Step forward Chris Garratt, Warminster Maltings newest saviour. He had worked here since the age of 16 (he wore his school uniform to the interview) and had become so wedded to the place, he wasn’t going to see it shut down.

" I worked for Guinness for 19 years before they came to me and asked for my help to close the maltings. We closed the two in Norfolk, but this one in Warminster they didn’t own. We were still paying rent to the Bevan family. I took a view that there was a real thirst for local quality emerging in the mid-90s. Around me, I had a new and exciting breed of breweries so I rang them up to see if they’d be interested in buying our malt. Most of them said they’ll give it a go, so I went to Guinness with a plan to go independent and keep the maltings open. We supplied malt to all the small, regional brewers and we all grew up together. The microbrewery scene was establishing itself and we gave them what they needed. I needed more capacity and a new roof and that’s when Robin Appel and I formed a relationship.”


“We all know hops and we could name a few varieties between us. There’s not much knowledge of barley and almost no knowledge of barley varieties amongst the general public. It’s the fault of the maltsters. We’ve not talked about it historically. That’s changing.”

Chris Garratt, Managing Director at Warminster Maltings


Robin Appel’s name is synonymous with the highly regarded barley variety ‘Maris Otter’, a descendant of the Plumage Archer variety. Appel, a Hampshire-based barley merchant, saw an opportunity to bring together Warminster Maltings, Maris Otter malt and the burgeoning micro-brewery scene in a way that was much better suited to serving the needs of small-scale breweries. Robin bought the company outright in 2001.

“Together we haven’t stood still and we’ve developed these beautiful maltings,” Chris says.

Before we’re rudely interrupted by a deafening kiln firing up in the background (“Honestly, we won’t take off. Just hang on,” Chris laughs) Chris explains in very simple terms how malt for brewing and distilling is made.

“To turn grain into malt you germinate it and you do that in a very controlled and natural environment, adding water and just enough air and temperature to have the germination produce starch-converting enzymes. At the final stage, you stop that germination by putting the malt on a kiln where germination stops, you remove the moisture and then at the final stages of kilning you increase the temperature to produce those lovely malty flavours and colours that we associate with malt.”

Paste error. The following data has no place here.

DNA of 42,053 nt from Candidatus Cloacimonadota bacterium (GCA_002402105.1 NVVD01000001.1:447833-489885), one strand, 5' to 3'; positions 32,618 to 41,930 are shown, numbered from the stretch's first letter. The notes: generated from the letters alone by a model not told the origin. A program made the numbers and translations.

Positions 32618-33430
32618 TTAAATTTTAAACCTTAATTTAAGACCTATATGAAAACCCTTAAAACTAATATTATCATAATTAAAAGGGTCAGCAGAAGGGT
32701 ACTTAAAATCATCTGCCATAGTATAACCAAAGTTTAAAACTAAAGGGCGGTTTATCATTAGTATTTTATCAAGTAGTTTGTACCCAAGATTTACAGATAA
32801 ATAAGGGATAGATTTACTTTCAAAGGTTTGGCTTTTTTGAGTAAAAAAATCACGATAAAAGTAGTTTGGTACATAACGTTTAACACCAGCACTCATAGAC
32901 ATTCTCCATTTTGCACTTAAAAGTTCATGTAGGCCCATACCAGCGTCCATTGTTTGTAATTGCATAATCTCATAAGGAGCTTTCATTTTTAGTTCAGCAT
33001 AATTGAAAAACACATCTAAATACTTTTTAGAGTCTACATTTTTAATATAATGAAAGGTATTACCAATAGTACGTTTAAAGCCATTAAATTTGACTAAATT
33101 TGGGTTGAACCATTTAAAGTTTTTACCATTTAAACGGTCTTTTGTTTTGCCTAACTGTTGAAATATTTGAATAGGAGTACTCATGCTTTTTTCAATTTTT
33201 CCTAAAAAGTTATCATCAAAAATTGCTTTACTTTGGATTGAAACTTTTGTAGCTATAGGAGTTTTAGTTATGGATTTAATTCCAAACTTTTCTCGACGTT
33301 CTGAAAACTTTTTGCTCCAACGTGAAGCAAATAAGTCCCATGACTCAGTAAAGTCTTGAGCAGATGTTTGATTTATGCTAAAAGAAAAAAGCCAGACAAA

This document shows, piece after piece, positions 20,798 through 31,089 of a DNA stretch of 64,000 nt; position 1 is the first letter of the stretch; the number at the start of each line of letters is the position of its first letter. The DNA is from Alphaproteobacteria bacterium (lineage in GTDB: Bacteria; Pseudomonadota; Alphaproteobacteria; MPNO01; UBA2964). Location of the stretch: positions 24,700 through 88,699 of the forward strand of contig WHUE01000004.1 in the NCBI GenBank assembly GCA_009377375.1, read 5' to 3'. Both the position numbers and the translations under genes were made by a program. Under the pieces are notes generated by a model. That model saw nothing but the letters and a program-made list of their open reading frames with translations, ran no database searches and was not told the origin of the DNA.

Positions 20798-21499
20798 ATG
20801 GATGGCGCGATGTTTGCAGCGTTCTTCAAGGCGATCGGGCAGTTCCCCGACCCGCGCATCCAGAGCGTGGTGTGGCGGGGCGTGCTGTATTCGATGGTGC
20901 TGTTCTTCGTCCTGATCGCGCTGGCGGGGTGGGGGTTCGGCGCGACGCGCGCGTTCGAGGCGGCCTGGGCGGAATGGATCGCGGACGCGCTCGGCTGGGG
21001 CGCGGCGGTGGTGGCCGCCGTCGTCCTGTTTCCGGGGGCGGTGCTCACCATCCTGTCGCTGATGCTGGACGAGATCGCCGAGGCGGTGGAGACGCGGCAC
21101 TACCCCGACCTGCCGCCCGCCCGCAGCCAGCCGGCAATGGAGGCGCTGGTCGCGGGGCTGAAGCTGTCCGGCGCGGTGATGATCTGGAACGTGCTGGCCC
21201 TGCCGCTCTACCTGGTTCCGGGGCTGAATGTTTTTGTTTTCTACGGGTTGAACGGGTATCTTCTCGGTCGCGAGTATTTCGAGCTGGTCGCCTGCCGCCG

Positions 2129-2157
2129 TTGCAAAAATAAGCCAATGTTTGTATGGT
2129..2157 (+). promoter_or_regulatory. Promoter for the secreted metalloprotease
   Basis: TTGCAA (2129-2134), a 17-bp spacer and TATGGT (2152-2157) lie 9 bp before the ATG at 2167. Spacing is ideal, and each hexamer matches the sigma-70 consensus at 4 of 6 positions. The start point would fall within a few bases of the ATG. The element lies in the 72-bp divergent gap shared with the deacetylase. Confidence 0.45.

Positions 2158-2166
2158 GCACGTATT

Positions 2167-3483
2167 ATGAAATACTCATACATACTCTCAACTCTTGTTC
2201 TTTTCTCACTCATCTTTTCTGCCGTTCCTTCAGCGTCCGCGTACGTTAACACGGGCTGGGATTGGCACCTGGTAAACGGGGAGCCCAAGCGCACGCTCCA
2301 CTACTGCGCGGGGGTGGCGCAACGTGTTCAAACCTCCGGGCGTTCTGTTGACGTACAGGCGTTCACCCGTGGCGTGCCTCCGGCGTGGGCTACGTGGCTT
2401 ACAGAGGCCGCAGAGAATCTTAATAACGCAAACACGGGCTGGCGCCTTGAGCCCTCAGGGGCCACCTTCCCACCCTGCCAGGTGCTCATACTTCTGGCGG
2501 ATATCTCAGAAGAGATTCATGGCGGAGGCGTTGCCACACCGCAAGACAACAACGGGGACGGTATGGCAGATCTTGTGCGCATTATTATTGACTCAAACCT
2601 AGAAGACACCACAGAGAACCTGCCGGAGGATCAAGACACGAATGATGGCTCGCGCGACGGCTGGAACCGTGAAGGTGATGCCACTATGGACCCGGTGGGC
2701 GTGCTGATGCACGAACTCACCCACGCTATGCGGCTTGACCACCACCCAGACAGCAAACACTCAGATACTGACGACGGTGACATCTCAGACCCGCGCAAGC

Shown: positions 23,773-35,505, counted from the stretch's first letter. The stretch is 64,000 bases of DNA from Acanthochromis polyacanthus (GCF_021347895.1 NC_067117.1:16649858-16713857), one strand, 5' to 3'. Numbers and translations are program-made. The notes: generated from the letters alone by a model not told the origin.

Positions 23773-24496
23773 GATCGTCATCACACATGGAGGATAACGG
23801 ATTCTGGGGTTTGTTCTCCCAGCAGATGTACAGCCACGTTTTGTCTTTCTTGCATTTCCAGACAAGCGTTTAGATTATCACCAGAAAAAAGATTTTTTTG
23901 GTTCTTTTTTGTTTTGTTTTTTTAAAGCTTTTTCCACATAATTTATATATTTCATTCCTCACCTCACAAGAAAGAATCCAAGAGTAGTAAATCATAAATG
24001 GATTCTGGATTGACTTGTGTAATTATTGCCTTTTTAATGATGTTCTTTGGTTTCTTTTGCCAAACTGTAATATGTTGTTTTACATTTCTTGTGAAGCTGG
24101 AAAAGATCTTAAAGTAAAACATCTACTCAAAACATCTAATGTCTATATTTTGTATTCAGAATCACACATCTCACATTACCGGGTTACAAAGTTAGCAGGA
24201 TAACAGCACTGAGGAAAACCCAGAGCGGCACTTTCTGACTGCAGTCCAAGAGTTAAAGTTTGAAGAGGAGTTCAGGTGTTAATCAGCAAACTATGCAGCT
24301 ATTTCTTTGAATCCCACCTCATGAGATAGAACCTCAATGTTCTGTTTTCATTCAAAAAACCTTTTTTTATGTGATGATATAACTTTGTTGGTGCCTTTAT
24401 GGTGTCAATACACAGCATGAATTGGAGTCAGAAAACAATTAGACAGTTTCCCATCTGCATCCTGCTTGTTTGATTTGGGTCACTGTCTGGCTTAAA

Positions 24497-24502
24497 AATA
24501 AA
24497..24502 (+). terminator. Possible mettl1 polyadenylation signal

“We are artisans at hand-crafting the malt. The malt is allowed to express itself by germinating at its own rate. We rely on opening and closing the windows and thickening or thinning the amount of malt on the germination floor. There is no manipulation of that by blowing air through it as you’d see in a modern maltings.”

As we’re guided through the narrow corridors, small holes, steep ladders and dark, damp rooms of the maltings, it’s a surprisingly joyful experience. The Victorian building is full of charm, along with a burly set of ant-like workers with a clear passion for their work.

“I can’t ask Job Seeker Plus for a floor maltster. These guys are unique in what they do and they take a great pride in it. It’s hard work but they acquire the skill to make malt and it becomes quite special. If you were to come here and work for a day you would only be aware of how physical this job is!”

Before we left, I asked Chris whether I’d be able to tell the difference between malt produced here, and malt produced in a more modern setting.

“There’s really one good way of telling the quality of malt and that is to make beer or whiskey with it. Then taste the produce of your labours. There are many brewers that will discern the difference in their beer as a result of using traditional malt and how it’s performed in the brewhouse.”

As soon as I got back to BeerBods HQ I called one of Chris’s customers, a brewery that supplies us with beer, to ask if that’s really the case. “Oh, you can tell the difference” he said. “I’m not sure I could give you any scientific-based evidence to prove it, but I’m certain it’s better stuff”.

Many thanks to Chris Garratt for being such a wonderful host and to Robin Appel, whose book Malt-Stars of Warminster proved such a valuable source of research material.